Conflict update: December 26 2016


The fallout from Friday’s UN Security Council resolution condemning Israel’s illegal annexation of occupied Palestinian territory continued all weekend. Benjamin Netanyahu’s government began by summoning the ambassadors of the 12 security council members who voted in favor of the resolution and with which Israel has relations (Venezuela and Malaysia also voted yes but don’t have relations with Israel), plus the US, which abstained but didn’t exercise its veto. It recalled its ambassadors from Senegal and New Zealand, cancelled planned state visits from the Senegalese foreign minister and the Ukrainian prime minister, and announced that it was ceasing foreign aid to Senegal. You may note here that Israel seems to be heaping a lot of abuse on Senegal, but not so much on more powerful members of the council. Funny how that works. Today the Israelis announced that they were going to “suspend all working ties” with the 12 countries that voted “yes” and have diplomatic ties with Israel. What are “working ties,” you ask? Beats me. I’m not even sure Netanyahu knows. It sounds like a response and it’s ambiguous enough to mean anything, so there you have it. All in all, you might say we’ve seen a three-plus day-long Israeli tantrum.

True to form, rather than engage the substance of the resolution–it’s not even clear how he could engage with the substance without demonstrating that he’s been lying about his commitment to a two-state solution all the time–Netanyahu has tried to cast Friday’s vote as an international conspiracy against Israel (and, really, all Jews), masterminded by the Obama administration. And there’s something deeply revealing in that framing.

The resolution was about Israeli settlements in the occupied West Bank and East Jerusalem, period. It certainly wasn’t about Jews, and it wasn’t about Israel…unless, of course, you believe that the occupied West Bank and East Jerusalem are both part of Israel. But international consensus, US policy, and stated Israeli policy since 1967 has been that these territories are not part of Israel–the entire concept of a “two-state solution” relies on the idea that the occupied territories are not part of Israel. Successive Israeli governments have pretended, with deceasing credibility, that they are firmly committed to a two-state peace. Netanyahu keeps insisting on it. But you can’t reconcile the settlements with a two-state peace, which is why any criticism of settlements is immediately conflated with an attack on Israel itself.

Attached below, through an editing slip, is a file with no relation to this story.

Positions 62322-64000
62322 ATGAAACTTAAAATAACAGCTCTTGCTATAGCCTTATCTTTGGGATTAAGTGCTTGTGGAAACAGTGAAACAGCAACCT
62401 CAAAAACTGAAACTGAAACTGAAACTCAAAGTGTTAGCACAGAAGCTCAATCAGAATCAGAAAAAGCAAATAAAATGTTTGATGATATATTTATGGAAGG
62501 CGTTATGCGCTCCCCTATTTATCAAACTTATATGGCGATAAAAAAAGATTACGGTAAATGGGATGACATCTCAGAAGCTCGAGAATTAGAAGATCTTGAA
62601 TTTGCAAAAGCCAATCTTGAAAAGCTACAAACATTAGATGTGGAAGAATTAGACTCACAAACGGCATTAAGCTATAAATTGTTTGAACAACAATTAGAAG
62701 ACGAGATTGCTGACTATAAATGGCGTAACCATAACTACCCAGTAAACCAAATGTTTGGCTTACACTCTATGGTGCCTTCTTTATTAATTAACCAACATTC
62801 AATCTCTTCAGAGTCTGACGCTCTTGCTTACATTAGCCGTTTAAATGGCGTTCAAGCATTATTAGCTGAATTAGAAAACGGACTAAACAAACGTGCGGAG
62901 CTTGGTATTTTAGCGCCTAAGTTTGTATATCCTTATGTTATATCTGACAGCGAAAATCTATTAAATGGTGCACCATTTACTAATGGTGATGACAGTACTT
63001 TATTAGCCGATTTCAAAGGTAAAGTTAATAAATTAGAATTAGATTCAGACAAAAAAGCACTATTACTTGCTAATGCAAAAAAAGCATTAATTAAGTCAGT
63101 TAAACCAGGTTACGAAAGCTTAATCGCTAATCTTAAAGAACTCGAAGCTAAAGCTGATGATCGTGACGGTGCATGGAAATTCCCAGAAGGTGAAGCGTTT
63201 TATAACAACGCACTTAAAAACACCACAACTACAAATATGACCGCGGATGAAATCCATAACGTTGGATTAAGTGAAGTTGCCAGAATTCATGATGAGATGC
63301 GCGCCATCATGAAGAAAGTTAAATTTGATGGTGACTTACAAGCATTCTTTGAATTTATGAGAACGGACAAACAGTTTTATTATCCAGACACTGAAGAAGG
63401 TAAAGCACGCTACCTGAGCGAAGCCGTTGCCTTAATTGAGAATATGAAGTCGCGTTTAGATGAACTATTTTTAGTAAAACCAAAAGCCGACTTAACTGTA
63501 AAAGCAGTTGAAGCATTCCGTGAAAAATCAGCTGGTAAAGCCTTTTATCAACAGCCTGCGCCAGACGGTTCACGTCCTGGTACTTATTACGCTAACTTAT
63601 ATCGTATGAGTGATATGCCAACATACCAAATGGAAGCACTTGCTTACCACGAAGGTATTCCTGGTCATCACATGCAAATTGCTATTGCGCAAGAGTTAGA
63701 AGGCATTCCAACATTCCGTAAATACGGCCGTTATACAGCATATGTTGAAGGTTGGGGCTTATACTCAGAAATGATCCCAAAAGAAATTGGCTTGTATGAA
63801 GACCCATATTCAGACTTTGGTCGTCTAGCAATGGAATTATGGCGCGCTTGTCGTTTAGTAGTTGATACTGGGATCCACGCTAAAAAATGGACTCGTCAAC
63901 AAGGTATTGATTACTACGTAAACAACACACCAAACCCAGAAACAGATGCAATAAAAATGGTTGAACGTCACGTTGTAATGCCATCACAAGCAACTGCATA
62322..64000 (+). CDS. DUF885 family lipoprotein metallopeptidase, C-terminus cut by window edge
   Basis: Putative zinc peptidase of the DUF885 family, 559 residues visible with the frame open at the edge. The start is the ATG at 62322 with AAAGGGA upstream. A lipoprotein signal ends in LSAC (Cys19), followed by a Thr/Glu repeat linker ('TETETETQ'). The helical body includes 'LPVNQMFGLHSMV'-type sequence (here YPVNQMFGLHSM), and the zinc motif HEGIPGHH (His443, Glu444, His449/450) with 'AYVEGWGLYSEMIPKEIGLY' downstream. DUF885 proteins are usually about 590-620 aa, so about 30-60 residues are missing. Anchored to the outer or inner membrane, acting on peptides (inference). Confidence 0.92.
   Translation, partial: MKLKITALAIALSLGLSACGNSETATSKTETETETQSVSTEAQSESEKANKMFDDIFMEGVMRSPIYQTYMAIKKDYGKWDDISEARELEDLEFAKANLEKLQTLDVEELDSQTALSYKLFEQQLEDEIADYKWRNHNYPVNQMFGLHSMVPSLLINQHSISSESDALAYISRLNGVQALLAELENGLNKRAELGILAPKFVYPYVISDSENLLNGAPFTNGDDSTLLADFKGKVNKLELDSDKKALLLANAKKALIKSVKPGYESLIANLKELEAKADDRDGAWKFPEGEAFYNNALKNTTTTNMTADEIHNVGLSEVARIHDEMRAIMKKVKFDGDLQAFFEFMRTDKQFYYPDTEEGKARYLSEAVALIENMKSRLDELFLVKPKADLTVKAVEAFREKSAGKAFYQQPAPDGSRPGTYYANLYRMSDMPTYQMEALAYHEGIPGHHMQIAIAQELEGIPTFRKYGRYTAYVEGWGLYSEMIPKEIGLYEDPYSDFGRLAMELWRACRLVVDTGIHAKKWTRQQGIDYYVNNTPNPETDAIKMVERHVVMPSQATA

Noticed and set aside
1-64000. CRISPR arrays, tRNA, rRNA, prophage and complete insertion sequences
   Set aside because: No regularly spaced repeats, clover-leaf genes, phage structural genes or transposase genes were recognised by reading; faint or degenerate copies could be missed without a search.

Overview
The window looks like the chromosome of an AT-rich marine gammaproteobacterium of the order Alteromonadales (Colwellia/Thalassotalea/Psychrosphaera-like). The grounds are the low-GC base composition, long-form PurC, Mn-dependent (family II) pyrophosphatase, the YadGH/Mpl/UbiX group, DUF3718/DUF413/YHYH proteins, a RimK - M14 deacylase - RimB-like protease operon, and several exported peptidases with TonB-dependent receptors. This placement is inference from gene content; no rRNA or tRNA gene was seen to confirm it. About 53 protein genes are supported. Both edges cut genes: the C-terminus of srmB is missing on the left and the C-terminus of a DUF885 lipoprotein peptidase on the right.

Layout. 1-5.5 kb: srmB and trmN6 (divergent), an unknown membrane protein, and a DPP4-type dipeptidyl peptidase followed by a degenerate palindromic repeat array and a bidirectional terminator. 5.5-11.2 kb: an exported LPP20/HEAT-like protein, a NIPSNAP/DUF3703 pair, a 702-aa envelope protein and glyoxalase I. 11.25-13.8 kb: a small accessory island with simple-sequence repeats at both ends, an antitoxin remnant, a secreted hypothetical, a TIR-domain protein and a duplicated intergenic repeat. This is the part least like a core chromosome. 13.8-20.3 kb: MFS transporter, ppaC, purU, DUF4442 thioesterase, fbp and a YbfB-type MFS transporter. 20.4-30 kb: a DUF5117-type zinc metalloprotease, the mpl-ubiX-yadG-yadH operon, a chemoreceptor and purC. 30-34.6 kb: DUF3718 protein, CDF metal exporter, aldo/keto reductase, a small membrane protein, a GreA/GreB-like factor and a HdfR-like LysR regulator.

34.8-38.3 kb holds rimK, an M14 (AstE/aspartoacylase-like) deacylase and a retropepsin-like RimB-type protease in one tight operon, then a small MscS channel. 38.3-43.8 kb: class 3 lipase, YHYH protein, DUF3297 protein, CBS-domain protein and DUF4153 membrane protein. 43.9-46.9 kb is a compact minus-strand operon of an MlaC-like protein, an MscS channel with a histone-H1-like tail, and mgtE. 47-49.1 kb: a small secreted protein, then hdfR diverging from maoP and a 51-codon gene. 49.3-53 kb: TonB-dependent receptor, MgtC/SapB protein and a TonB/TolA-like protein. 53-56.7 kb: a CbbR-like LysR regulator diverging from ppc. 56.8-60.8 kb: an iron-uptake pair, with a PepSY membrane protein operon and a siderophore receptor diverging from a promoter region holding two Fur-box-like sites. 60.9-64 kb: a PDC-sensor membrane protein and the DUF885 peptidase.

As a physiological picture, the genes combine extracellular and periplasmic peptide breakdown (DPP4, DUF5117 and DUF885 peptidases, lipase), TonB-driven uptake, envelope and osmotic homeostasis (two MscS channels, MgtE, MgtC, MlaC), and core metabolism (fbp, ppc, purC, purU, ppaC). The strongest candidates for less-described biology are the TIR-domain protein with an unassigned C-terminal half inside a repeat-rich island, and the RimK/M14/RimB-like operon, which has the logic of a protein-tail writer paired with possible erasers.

What’s happening now, amid Israel’s collective rage over a UN resolution that, at the risk of beating a dead horse, had no practical effect on anything, is that the curtain is being pulled back, the lie is being exposed. Anybody who believed, or pretended to believe for political reasons, that the Israeli government ever had any intention of giving up occupied territory in exchange for peace with the Palestinians must now reckon with proof that the Israeli government’s actual position is that the occupied territories are, were, and will remain part of Israel. Anybody who’s actually watched the settlement process and its slow-moving ethnic cleansing of the West Bank since the 1970s could have told you this, but it was easier for most people, and certainly most governments, to believe the pleasant lie that a negotiated two-state peace was possible. It’s suddenly become much harder to pretend that Israeli lip-service about trading land for peace has been anything more than a stalling tactic, a way to buy more time to build more settlements (with many more on the way) and drive more Palestinians off of more West Bank land.

And now that those cards are finally out on the table for everybody to see, it’s time for the rest of the world to decide how to deal with them. No more pleasant lies.


Reuters reported today that Iraqi troops are planning to resume their push on Mosul from the east in the coming days, after taking a lengthy pause to reinforce and refit their forces. Iraqi police have been brought in to reinforce the elite counter-terrorism units spearheading the operation–they will probably be used to secure liberated areas–and American forces are going to embed within the city for the first time, though they will supposedly still be off of the front line. Late last week there was a bit of action on the Iraqis’ long-dormant northern front, and on Saturday the Popular Mobilization Units liberated a village outside of Tal Afar. There has been fighting in eastern Mosul, but mostly ISIS attacking Iraqi units and Iraqi units trying to resecure previously liberated areas. Yesterday a coalition airstrike in western Mosul killed 20 civilians, and fleeing civilians are being “indiscriminately” (per HRW) targeted by ISIS, undoubtedly in an effort to convince other civilians to remain in place where they serve as unwitting human shields.